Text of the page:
Silver Peak

Silver Peak, sometimes spelled Silverpeak, first came into being during the 1860s. Prospectors from Big Smokey Valley arrived in 1864, searching for salt to use at the Reese River district, and discovered ore worth $180/ton. Their find attracted attention, and additional gold ledges were found during the fall on Mineral Ridge, leading to the establishment of the Red Mountain district. The Great Salt Basin Mill & Mining Company, which erected a three-stamp mill. Around the same time, silver discoveries led to the formation of the Silver Peak district; the two were eventually consolidated. In 1865, a ten-stamp mill was moved in from Jacobsville by Samuel Martin, and the first Silver Peak camp was born.

During 1865, one of the first new companies established in Silver Peak was the New York & Silver Peak Mining Company, which in 1866 built a new twelve-stamp mill. It is unknown whether the mill was ever actually operated, but in 1868 Colonel Catherwood took over and moved the mill to Palmetto.

Meanwhile in 1866, eastern interests led by prominent men including Samuel Tilden, John Blair, and the aforementioned Mr. Martin acquired the Great Salt Basin Company, and On October 17th of that year incorporated the Silver Peak & Red Mountain Gold & Silver Mining Company. That company soon purchased additional mines and began making plans for a forty-stamp mill. Martin's inefficient ten-stamp mill was shuttered in June 1867, but the new mill was not in operation until September 1868, and even then only actually had twenty stamps and two 'steam stamps' which were supposed to be as powerful as ten stamps each. The mill was quickly found faulty, and for another four months underwent repairs and adjustments before finally being placed into operation in January 1869. Another ten stamps was added, and the mill processed 45-tons per day for about two years, until it closed in January 1871 due to burned out boilers and a lack of repair engineers. Soon Silver Peak was all but abandoned, and less than a handful remained for the next few years.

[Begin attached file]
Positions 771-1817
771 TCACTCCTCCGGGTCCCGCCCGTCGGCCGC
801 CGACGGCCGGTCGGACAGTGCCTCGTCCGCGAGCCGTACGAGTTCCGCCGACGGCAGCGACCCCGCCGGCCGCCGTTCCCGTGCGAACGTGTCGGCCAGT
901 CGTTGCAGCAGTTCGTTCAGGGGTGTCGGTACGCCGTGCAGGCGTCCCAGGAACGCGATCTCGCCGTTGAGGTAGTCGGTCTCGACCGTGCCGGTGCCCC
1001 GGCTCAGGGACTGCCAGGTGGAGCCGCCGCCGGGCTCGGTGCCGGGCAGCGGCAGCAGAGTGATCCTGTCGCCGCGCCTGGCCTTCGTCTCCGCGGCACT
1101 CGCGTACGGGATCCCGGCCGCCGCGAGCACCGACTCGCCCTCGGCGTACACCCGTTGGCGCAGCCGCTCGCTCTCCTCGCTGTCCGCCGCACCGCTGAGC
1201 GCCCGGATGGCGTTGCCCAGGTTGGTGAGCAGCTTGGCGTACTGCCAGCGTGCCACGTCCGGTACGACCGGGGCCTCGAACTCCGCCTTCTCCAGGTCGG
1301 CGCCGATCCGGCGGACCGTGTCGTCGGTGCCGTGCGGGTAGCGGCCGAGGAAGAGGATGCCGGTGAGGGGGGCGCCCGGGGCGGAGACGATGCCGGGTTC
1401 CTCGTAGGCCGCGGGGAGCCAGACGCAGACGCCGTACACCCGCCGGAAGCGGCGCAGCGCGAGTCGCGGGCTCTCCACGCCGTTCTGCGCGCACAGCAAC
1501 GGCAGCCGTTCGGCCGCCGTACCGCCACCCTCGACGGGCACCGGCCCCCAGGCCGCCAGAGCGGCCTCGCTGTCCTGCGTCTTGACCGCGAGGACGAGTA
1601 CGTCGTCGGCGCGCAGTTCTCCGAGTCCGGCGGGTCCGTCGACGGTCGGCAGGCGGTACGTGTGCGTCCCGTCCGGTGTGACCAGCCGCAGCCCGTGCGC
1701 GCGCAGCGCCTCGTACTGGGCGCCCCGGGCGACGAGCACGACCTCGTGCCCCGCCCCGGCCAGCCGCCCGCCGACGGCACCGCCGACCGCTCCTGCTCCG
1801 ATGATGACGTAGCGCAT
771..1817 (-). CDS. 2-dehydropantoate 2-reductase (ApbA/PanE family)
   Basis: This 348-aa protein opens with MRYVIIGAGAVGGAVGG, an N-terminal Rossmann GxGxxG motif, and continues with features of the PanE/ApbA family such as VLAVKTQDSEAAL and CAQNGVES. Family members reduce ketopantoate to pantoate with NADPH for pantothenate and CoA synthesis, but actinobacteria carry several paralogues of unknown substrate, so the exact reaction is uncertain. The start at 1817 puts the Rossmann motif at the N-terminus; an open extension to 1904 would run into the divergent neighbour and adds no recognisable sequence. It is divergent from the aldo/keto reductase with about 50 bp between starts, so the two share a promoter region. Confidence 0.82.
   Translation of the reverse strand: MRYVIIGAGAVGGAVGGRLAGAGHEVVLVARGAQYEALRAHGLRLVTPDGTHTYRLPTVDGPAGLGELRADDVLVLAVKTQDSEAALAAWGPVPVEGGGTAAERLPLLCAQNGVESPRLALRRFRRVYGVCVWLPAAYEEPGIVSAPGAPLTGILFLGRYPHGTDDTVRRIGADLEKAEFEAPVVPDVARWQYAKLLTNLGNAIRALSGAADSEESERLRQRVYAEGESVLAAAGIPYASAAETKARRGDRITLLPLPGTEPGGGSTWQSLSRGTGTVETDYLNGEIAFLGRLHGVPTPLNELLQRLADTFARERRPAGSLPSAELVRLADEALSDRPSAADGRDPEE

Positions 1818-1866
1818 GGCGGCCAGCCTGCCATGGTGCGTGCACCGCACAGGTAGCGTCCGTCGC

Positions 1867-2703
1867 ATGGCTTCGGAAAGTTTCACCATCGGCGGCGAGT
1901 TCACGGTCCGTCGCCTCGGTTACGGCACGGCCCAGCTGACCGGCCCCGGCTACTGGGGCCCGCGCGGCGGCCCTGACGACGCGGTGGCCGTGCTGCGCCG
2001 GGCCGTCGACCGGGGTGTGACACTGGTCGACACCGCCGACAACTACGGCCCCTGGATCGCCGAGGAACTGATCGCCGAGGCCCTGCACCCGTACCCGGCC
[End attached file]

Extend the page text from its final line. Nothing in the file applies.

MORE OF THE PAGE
For about thirty years, a few companies and lessees attempted to operate at Silver Peak unsuccessfully. Among these was John Chiatovich, who built a cyanide mill about 1893 - one of the first in the nation. In 1906, the Pittsburg-Silver Peak Gold Mining Company laid out the company town of Blair a few miles north, and Silver Peak further declined, even losing its post office. In 1915, the Blair operations came to a close and Silver Peak again became the main community in the area, with the post office reopening the following year. Even so, a lack of activity left the population at only 78. By 1928, a new revival began when mining restarted on Mineral Ridge, and three reduction mills were built at Silver Peak, bringing the population up to 1200. Later closure of the mines after 1940 again brought a decrease, and only 59 remained by 1950. Part of town was destroyed by fire in 1948.

Despite the continual opening and closing of mines and mills, Silver Peak never completely faltered, and by the 1960s some mining and milling was again underway. In 1966, a new mineral brought new life to town: lithium. Today, mining of lithium keeps Silver Peak alive, and the town's lithium mine is the largest (and only) producer of the element in the United States.

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